Jack White performs Otis Redding classic for it's 50th anniversary.
Words By: Roland Ellis | April 19th, 2015
On the 11th April 2015, Jack White performed at the Coachella Music Festival in California. This event alone doesn't warrant an article on gaslightrecords.com given the '50 years ago' premise of our website, but we're reporting on it because something happened during the show that is worth mentioning here. That is, White and his band covered Otis Redding's "I've Been Loving You Too Long", a song that turns 50 on April 19th.
Although White didn't mention the anniversary during the show, it seems unlikely that he wouldn't have been aware of such a significant song's imminent golden jubilee.
White's career has been built upon reinterpretations of blues, country, and to a lesser extent, soul stylings that date almost exclusively back to the pre-Beatles era. There'd be no White Stripes without the influence of those like Hank Williams and Leadbelly, a notion affirmed not only by White's own songwriting style but also through his consistent reinvigoration of songs that might otherwise have been lost to history. Without Jack White what would've happened to Son House's "Death Letter Blues" or Leadbelly's "Goodnight Irene" besides being confined to the guts of pretentiously large record collections?
And it's not just songs that Jack White has plucked from the bowels of history. See his recent restoration and use of a 1947 voice-o-graph recording booth to make a Neil Young Record; or his insistence on the use of analog recording methods and equipment.
White's nods to the past are often far more subtle. On his 2014 album Lazaretto, for example, he sang the line (during a song titled "Three Women"), "I got three women, red, blonde and brunette. I took a digital photograph to pick which one I like". Many years earlier (1933) a strikingly similar line was voiced in Blind Willie McTell's "Lord Send Me An Angel": "I got three women yellow, brown and black. Take the Governor of Georgia to pick which one I like."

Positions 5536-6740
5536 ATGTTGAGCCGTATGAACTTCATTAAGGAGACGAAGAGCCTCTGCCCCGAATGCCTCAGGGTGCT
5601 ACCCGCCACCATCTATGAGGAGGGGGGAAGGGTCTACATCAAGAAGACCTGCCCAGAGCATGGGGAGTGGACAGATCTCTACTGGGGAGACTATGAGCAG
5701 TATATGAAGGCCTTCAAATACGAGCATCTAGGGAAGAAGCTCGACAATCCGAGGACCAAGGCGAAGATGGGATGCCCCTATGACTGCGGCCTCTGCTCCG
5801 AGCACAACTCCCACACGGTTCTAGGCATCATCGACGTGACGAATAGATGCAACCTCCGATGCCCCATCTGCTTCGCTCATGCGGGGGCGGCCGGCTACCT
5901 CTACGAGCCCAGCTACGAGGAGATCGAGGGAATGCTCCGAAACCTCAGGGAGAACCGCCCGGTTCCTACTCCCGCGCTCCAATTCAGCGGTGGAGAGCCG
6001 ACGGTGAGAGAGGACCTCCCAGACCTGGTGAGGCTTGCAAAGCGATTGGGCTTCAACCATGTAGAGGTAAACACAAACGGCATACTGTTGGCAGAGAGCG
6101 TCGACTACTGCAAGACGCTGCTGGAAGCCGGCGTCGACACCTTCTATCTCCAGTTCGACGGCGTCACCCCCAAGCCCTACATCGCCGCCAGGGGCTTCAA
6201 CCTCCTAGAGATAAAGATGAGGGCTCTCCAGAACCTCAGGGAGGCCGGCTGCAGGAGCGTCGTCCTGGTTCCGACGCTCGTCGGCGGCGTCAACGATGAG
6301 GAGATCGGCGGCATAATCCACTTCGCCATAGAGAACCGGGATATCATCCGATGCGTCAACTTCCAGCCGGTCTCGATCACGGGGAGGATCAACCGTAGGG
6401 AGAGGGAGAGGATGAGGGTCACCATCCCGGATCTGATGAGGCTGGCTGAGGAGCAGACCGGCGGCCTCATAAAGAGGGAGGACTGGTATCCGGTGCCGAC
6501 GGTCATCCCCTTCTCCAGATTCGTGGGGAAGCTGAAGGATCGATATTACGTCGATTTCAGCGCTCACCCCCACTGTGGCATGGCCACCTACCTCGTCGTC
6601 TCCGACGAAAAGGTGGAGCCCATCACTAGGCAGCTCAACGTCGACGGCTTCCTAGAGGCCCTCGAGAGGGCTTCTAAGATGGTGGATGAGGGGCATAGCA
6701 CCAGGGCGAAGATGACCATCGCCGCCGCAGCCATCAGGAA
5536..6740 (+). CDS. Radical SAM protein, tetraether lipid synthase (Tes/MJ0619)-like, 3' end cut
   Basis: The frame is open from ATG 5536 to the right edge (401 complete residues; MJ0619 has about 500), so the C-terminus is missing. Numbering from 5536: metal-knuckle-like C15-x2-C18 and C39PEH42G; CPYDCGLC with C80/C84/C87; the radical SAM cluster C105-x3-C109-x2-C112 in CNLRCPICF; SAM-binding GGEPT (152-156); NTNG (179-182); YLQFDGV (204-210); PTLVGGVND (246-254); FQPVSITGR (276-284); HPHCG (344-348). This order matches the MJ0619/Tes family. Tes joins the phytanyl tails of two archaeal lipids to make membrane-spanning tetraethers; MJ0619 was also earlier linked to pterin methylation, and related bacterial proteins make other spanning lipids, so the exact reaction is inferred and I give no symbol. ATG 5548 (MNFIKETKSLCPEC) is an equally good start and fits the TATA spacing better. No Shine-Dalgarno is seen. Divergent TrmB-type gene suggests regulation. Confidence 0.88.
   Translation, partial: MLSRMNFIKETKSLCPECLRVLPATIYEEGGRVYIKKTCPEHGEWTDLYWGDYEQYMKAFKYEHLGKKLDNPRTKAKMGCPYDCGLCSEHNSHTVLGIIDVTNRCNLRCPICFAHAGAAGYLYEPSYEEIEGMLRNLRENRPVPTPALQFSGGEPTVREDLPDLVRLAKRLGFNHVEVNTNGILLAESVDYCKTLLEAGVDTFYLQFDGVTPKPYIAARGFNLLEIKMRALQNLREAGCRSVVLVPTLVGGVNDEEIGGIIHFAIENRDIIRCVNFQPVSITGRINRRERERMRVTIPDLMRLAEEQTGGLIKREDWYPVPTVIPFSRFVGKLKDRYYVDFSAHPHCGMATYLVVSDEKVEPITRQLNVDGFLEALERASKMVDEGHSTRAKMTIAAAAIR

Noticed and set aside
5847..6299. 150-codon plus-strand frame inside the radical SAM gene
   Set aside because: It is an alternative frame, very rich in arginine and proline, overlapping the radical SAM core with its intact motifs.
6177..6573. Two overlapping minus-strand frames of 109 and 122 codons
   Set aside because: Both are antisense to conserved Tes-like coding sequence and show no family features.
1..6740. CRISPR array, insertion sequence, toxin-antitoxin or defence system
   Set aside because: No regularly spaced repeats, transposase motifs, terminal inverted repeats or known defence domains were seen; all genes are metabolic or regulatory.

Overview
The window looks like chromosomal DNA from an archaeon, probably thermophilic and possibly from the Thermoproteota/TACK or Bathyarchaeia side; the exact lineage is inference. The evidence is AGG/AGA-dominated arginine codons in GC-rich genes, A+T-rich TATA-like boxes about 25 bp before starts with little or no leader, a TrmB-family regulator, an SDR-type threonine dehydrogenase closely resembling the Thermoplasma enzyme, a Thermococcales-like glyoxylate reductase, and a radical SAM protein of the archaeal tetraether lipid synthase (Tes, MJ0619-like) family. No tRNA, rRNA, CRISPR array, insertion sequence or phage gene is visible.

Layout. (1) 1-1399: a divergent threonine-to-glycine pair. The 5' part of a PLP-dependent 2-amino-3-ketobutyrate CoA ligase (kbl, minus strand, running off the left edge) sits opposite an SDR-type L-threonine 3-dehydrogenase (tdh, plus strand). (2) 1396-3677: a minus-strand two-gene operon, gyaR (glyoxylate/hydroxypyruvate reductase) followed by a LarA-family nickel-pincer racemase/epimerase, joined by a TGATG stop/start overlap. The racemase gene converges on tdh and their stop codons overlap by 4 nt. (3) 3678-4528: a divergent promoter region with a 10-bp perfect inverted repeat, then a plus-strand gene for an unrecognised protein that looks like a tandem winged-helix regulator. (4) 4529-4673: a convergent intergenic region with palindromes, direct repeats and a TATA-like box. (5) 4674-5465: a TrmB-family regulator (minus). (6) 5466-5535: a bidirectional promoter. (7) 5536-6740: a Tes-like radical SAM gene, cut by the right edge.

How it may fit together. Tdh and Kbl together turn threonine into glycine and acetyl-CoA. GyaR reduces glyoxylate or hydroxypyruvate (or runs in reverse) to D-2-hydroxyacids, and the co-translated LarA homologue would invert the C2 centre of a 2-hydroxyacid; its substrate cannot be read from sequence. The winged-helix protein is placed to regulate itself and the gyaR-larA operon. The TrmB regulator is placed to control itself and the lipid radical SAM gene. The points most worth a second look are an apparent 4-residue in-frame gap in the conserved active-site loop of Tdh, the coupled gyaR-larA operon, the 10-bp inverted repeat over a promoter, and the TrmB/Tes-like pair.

What's made Jack White perhaps the greatest benefactor of music traditionalism working today, is that he has successfully lifted a vintage aesthetic in terms of sound, image and technology from his heroes of the past, and moulded it to suit his own purposes. Such calculated anachronism is often interpreted as a crude marketing ploy, but in White's case it has never come off that way. He's a student of history, and all he's doing, all he's ever been doing, is simply owning that fact. It started before the world was aware of Jack White the musician, back when he ran a furniture restoration and re-upholstery company. From there he took a similar ethos into making music, one that has continued until the present day: respect what has gone before you, learn from it, then reconfigure it into something of your own.
White has never overlooked his debt to the past, and that being the case, I for one find it hard to believe that he didn't know he was marking an important birthday last weekend. He repeatedly shouted "music is sacred" into the microphone during the show, and such a timely performance of Redding's song is testament not only to the notion of White as traditional music man, but to the idea that he really believes in what he's saying.
Gaslight Records is a way of reviving and reliving the music of 50 Years Ago. Unlike any other music site, everything you'll hear or read about on Gaslight Records will be sourced from music that is at least 50 years old.
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